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Canadian Economy at a Glance

BDC Economic Letter – January 2022

The Business Development Bank of Canada (BDC) Source article can be found [HERE]

Backtracking: Omicron slows the Canadian recovery

Increasing restrictions in Canada and elsewhere around the world to combat the Omicron variant will hamper the economic recovery as we enter the new year. However, we expect the Canadian economy to continue to show resilience.

The risk lies almost entirely with high-contact industries such as accommodation, food service and the arts and culture sector. Many Canadians have already cancelled trips and events even without being forced to do so. Each new wave increases an imbalance in recovery among sectors.

The fourth quarter will have brought some relief

Real GDP grew by 0.8% in October compared to 0.2% in September as pandemic health measures continued to be withdrawn across the country.

According to preliminary data from Statistics Canada, GDP growth came in at 0.3% in November, confirming strengthening growth in the last quarter of 2021.

Food services and accommodation were however less busy than they were this summer (-0.5% from September).

These sectors, which had been slower to rebound, experienced lower growth in October, reaching 87% and 82% of their pre-crisis activity levels, respectively. The fortunes of these industries are obviously expected to suffer another setback in coming months due to Omicron.

The manufacturing sector did well in October, despite ongoing supply problems. The sector grew by 1.8% compared to September, thanks to the reopening of automobile and parts plants (+19.1%), among other bright spots.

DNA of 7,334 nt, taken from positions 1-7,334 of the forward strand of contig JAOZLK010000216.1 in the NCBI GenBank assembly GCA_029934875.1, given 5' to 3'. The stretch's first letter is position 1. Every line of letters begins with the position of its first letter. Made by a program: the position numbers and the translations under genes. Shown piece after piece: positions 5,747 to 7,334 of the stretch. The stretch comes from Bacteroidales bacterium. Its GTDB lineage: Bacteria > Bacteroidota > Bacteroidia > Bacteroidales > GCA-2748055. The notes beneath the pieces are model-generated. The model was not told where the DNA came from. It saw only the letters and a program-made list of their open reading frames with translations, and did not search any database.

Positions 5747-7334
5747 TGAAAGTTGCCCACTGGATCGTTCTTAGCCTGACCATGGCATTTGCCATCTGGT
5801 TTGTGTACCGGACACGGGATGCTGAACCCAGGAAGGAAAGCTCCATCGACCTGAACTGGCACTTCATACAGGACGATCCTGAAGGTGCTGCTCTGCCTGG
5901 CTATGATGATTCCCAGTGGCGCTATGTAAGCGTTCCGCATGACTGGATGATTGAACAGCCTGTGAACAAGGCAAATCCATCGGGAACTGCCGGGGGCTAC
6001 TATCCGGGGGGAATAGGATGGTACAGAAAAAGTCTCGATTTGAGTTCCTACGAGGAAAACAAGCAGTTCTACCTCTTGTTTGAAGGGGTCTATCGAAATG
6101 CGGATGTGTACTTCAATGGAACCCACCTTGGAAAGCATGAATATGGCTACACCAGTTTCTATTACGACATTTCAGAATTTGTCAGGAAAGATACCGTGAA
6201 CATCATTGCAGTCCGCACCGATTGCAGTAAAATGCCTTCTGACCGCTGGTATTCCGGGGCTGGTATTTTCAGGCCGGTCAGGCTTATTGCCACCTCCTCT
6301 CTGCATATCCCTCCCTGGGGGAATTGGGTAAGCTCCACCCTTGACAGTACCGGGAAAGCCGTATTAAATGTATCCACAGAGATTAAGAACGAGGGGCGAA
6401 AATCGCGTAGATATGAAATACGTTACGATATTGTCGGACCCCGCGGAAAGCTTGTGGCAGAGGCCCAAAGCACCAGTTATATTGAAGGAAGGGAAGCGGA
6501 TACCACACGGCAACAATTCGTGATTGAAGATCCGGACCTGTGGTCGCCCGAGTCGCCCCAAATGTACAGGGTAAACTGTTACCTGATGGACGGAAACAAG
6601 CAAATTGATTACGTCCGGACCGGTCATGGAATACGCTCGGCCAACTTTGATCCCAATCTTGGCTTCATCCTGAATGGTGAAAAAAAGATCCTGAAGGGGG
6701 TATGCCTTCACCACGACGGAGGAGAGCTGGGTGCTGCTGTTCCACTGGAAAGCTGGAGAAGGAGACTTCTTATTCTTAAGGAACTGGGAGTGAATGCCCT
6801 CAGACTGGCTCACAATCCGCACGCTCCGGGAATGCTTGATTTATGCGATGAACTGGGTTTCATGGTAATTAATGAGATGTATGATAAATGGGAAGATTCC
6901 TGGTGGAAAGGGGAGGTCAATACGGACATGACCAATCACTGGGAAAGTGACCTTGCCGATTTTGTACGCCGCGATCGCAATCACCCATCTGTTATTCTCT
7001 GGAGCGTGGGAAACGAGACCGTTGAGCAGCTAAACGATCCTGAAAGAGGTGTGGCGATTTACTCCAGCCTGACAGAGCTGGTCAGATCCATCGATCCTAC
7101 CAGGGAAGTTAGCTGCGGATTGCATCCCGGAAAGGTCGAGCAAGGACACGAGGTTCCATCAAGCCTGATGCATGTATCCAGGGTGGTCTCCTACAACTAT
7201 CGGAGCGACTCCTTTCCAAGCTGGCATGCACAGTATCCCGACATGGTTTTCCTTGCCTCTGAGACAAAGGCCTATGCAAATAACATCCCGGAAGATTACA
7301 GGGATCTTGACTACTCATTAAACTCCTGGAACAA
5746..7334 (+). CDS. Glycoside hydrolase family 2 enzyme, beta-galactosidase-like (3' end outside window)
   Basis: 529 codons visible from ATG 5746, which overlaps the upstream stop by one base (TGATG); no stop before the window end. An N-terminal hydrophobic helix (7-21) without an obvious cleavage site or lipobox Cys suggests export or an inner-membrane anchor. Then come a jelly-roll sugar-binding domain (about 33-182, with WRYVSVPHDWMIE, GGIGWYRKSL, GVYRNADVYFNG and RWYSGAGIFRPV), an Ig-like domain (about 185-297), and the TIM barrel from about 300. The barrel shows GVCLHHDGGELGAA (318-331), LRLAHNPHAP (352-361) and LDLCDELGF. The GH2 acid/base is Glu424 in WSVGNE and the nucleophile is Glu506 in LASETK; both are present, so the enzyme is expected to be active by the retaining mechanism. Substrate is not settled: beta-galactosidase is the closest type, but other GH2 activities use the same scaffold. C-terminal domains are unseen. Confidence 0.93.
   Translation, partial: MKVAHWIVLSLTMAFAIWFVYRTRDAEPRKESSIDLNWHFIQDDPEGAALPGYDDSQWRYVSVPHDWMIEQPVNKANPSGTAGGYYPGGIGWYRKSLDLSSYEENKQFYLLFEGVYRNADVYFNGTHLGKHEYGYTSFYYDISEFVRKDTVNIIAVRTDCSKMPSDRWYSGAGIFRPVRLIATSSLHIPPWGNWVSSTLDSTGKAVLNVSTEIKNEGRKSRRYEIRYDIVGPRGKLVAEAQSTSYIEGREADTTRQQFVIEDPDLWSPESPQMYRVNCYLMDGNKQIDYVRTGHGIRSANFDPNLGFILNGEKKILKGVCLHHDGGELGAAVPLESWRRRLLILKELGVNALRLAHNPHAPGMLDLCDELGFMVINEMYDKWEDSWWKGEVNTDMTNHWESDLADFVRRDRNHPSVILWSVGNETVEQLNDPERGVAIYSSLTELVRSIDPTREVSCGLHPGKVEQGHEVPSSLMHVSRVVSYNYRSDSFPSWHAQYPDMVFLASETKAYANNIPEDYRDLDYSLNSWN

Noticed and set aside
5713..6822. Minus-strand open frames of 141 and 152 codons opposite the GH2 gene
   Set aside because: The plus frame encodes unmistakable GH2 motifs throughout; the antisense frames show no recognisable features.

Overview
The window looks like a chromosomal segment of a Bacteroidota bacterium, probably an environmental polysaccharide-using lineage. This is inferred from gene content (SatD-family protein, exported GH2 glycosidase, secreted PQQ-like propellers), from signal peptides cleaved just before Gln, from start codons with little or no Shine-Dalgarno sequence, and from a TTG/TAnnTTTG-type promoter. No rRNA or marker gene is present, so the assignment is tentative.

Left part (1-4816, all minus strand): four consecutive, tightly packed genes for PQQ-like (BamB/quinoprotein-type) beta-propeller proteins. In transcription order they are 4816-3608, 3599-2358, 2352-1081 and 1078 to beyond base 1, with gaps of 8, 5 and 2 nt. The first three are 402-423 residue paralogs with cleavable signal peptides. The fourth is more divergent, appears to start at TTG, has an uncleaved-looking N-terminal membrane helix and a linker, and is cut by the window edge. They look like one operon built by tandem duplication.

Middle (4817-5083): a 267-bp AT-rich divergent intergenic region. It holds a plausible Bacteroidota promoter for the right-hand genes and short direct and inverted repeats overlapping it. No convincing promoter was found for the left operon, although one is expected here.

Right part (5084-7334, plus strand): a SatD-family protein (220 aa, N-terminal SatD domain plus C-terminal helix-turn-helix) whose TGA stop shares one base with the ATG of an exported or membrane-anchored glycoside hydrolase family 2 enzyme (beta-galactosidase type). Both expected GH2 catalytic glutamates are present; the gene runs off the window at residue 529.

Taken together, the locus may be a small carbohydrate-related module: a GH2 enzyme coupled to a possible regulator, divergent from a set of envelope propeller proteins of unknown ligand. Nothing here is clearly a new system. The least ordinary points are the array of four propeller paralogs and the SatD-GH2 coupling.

Job gains in December despite Omicron

Employment increased by 54,700 in December despite the addition of health restrictions in Ontario and Quebec. The economic recovery of recent months has more than made up for the historic job losses at the height of the COVID crisis. To date, there are still 240 500 more jobs than in February 2020.

However, these figures are from mid-December and therefore do not take into account all of the new restrictive measures. January data may therefore show the first decline in employment since May 2021. We expect those job losses to be concentrated in Quebec and Ontario, the first provinces to reinstate restrictions.

Inflation continues to rise

The Consumer Price Index rose 4.7% in Canada in November compared to 2020. While this pace is similar to October, it marks a 30-year high.

More importantly, one measure of core inflation, CPI-common, the Bank of Canada’s preferred benchmark, rose to 2.0%. This suggests inflationary pressures are spreading further through the economy. The situation could force the bank to raise rates more quickly than previously forecast despite an economic slowdown brought on by Omicron.

After a recent review, the Bank of Canada’s mandate was reconfirmed. New wording regarding full employment simply puts on paper what the bank’s executive committee had already been doing.

Bottom Line

  • The next few weeks will be difficult as restrictive measures remain in place. This step backwards will once again test the resilience of the industries most affected by the pandemic.
  • While the economic recovery may be slower in the first quarter of 2021, growth will quickly take hold again once this new wave is behind us.
  • Interest rates may begin to rise soon despite the weight of the new variant on the economy. Inflation continues to spread widely through the economy and Omicron may even exacerbate the factors behind these price increases.